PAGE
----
I can't show you a picture in the car right now because the car is off getting its clutch replaced. I didn't want to mess with it.

It may not look like much, but the setup is easy to make and easy to use.
 

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Here is the engine lift in the FSM (Ascona shown, Manta similar). It says to use Tool # J-23375 for the GT, but doesn't show an illustration. Anyone know what that looks like? In any event, I am sure that this support would be fine in a GT. HTH
 

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Discussion Starter · #13 · (Edited)
That is the correct tool # for the GT from the '73 catalogue. It shows a picture of it in place. It goes over the motor mount. It is a bent piece of steel that supports the engine on the sides of the engine bay, just over the motor mounts while the cross member is being removed. It has several angled bends in it and is difficult to describe.

The cross brace method, which is used in the manual for other 1900 cars is the way to go. You know it will support the engine and it's attached to the engine (as described here) at the two attach points they describe in the manual. If the loads are well distributed, it shouldn't bend the ledge of the engine compartment that it bears on. You wouldn't want that to happen, could put a wave in the quarter panel. That ledge is probably supported by the sheet metal that forms the unibody sides of the engine bay.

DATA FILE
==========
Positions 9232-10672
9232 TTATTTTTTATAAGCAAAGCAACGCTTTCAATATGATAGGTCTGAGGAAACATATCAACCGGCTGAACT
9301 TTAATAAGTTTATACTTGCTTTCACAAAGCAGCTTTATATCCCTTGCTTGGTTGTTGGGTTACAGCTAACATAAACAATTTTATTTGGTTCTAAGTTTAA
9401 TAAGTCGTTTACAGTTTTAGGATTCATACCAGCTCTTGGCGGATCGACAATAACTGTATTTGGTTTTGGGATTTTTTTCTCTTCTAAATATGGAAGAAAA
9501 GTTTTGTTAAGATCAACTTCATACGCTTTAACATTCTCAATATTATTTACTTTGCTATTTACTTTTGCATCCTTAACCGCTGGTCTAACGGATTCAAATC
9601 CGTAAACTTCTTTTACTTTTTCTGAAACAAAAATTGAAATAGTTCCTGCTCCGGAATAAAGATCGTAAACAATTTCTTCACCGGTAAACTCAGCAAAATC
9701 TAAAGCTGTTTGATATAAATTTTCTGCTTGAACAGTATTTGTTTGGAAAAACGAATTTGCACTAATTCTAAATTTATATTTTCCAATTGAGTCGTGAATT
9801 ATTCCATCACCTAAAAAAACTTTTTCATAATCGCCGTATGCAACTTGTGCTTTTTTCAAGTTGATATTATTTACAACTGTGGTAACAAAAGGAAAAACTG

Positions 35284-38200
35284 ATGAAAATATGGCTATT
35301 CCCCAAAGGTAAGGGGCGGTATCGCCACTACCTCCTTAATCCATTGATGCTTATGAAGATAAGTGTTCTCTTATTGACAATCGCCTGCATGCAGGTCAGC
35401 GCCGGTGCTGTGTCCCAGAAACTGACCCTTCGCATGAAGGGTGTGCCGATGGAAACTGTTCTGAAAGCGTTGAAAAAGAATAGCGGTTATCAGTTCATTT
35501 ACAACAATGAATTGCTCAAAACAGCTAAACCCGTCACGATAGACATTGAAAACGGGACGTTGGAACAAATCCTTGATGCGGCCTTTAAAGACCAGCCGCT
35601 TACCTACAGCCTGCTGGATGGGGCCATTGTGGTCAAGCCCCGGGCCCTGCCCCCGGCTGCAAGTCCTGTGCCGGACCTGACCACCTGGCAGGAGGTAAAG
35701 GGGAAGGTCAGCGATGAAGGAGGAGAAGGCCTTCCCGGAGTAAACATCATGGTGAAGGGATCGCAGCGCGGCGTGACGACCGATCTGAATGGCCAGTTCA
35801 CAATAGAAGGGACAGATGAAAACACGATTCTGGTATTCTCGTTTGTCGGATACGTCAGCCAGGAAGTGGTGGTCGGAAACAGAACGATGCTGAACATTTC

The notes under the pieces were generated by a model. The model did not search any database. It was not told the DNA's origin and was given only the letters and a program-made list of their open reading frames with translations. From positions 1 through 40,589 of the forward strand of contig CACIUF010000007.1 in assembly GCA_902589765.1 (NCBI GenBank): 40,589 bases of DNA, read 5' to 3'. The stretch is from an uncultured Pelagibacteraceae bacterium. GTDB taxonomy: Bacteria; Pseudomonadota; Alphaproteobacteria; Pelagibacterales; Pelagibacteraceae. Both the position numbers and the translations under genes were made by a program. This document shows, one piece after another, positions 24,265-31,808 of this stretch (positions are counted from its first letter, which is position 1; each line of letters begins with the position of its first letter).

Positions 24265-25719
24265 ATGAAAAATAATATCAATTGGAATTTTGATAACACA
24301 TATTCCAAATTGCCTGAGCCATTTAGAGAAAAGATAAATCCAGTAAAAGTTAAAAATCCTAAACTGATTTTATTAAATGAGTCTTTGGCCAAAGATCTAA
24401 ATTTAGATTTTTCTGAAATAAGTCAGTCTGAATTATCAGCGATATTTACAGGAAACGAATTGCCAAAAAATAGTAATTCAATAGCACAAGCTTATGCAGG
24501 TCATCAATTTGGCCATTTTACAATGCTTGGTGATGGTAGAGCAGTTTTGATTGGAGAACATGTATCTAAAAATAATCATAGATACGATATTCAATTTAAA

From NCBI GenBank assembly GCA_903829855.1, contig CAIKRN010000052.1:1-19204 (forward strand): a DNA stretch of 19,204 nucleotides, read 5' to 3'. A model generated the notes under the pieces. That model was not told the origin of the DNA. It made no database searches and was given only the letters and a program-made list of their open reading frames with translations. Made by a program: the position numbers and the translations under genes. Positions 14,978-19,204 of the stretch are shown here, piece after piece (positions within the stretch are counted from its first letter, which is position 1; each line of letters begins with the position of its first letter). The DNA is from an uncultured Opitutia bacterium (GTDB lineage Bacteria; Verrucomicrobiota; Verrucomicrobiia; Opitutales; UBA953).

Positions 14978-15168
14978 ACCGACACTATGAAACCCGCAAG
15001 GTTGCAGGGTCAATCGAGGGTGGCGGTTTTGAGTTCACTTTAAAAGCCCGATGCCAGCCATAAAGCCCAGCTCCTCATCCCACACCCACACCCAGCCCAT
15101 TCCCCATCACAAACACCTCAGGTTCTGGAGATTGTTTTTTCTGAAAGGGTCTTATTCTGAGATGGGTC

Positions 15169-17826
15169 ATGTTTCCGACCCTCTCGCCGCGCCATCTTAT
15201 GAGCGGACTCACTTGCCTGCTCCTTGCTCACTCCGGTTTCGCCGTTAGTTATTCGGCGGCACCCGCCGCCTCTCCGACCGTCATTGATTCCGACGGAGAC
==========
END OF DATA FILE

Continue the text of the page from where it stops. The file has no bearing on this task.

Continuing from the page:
The support tool would have to be properly formed to fit and do the job and it would have to be made strong enough to support the load. It would be the easier route if they were still available though.
 

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Opeler
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I couldn't figure out how the official tool would work. The book says you hook it on the engine bracket, so by the description given by BDD, does it hook onto the engine supports that are bolted to the block? How would it stay on? That is what confused me. It seemed like it would be prone to slipping off. It would make sense if you bolted it to the same hole the motor mount bolts in, but how'd you ever get that to happen? I never found a picture. That is why I made one out of wood that worked like the Manta one in the picture. It works just fine.
 

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Discussion Starter · #17 ·